i remind people that crowd funding is about backing ideas (with a gift) and being rewarded (with a gift) for doing so. it's a gift economy. you are not "buying products under contract of sale". that's what shops are for.

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[–] DillHoleBagHands 0 points 1 points (+1|-0) ago 

My thoughts exactly. "Eco-consciousness" is like the Prius of the computer world.

Sure sounds nice, but in reality, actually rolling turd wagon.

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[–] RiverWind [S] 0 points 2 points (+2|-0) ago 

The eco-consciousness becomes more fun if you imagine living off-grid somwhere. If you have to derive all your power for the day from some solar panels or getting on a sort of exercise bike generator, then lower power requirements are really cool.

Also, when one realizes that almost everything built/'engineered' today is defective by design, one wants to take action. Things ought to last! We ought to be able to make things that will be usable well into the future, instead of having to work to repurchase them. Also, Save the Planet!

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[–] lkcl 0 points 1 points (+1|-0) ago 

Things ought to last!

... and when they do, you save a hell of a lot of money. it's funny, y'know: i worked out a while ago that "eco" actually equates directly with "amount of money spent". if you buy something for $100, it had to have a lot less environmental damage gone into its manufacture than something that cost $1,000. plain and simple. bear in mind that if you give someone $1,000, you just empowered them to [potentially] wreak more environmental damage than if they hadn't profited as much.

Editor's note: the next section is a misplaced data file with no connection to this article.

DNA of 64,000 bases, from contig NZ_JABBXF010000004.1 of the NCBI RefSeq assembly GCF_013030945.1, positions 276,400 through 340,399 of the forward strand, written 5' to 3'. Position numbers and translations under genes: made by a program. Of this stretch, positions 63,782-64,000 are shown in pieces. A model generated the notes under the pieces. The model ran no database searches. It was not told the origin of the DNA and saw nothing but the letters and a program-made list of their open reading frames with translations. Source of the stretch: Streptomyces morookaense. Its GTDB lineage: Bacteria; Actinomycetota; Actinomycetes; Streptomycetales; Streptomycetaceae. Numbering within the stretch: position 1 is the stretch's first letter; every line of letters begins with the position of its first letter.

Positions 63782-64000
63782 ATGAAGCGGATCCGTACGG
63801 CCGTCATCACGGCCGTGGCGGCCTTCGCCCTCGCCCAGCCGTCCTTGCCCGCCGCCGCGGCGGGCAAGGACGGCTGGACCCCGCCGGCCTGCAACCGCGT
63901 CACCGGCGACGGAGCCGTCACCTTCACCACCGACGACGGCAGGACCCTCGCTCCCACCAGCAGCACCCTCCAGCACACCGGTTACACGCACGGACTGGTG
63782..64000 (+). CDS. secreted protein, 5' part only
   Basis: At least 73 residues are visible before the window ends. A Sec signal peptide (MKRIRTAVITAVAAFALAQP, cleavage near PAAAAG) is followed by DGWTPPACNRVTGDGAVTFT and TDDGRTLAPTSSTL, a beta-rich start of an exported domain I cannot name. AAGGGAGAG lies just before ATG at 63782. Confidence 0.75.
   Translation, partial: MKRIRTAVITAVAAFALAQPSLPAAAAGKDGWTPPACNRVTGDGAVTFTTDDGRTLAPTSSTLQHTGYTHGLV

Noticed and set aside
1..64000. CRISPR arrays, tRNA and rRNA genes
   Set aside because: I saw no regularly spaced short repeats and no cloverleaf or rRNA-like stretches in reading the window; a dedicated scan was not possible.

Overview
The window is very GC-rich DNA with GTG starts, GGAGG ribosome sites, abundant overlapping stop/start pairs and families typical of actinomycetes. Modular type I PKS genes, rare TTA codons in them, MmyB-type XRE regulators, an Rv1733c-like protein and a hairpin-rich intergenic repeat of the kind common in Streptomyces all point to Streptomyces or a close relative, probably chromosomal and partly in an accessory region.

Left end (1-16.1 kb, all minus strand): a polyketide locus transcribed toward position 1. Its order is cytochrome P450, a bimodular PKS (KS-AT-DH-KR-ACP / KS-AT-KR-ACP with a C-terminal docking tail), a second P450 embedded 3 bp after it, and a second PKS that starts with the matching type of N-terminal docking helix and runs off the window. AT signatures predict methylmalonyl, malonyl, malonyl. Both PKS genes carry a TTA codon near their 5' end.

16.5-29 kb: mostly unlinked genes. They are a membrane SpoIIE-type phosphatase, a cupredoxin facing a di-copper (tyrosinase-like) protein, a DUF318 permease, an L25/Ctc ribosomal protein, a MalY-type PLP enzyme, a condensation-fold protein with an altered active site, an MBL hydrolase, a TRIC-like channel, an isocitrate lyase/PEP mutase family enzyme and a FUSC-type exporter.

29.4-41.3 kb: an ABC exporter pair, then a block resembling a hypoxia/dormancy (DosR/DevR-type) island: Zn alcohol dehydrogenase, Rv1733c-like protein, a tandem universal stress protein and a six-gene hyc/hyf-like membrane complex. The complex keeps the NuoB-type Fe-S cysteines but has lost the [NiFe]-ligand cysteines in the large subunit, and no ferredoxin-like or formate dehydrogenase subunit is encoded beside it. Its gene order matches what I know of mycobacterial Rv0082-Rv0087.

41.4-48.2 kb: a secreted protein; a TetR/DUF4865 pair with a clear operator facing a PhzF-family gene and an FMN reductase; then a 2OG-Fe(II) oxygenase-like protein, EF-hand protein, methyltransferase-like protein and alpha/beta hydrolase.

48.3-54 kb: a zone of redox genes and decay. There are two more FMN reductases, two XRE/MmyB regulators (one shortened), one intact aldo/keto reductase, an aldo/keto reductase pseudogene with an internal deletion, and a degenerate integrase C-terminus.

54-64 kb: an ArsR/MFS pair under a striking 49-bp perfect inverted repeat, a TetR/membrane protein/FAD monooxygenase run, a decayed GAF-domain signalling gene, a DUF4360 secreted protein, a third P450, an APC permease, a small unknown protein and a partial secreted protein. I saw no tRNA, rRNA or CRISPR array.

there's been social studies done which show that as a group, people just don't care about "eco" as much as they should. but say to them "this will save you money!" and they go "yippeee!".

so. long-term the EOMA68 strategy saves you money. there. it's that simple :)

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[–] lkcl 0 points 0 points (+0|-0) ago 

ooooo i'm gonna tell my momma you compared the EOMA68 project to a Prius - the car which has batteries that have polluted the factory where they're made for a HUNDRED miles in all directions, with the heavy metals used in its manufacture.

the "Asus Bamboo" computer is the Prius of the computer world. that's just a standard "obsolete by design" computer with a marketing-gimmick casework slapped on top of it.

the EOMA68 project is designed completely to be easily and safely upgraded, repaired and maintained - by you - so that over its projected and much-extended lifetime it costs you a HELL of a lot less money. even the old computer cards can be re-purposed in other devices. you can sell them on ebay.

... do you know of any computer (laptop or otherwise) that can claim that? any at all? tomorrow i'll be publishing a list of the ones that i know of and have encountered over the past 10 years, so if you know of any please do let me know and i will analyse them and add them to the list.

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[–] RiverWind [S] 0 points 0 points (+0|-0) ago 

Weight! That is another BIG advantage.

This laptop's total weight is 1.1 Kg. The average weight of even the lightest laptop is over twice that.

The reason the eco-friendly laptop can do this is because it doesn't need the pipes, fans and heatsinks that a more power hungry laptop requires. Most of the weight of the eco-laptop is easily the led panel.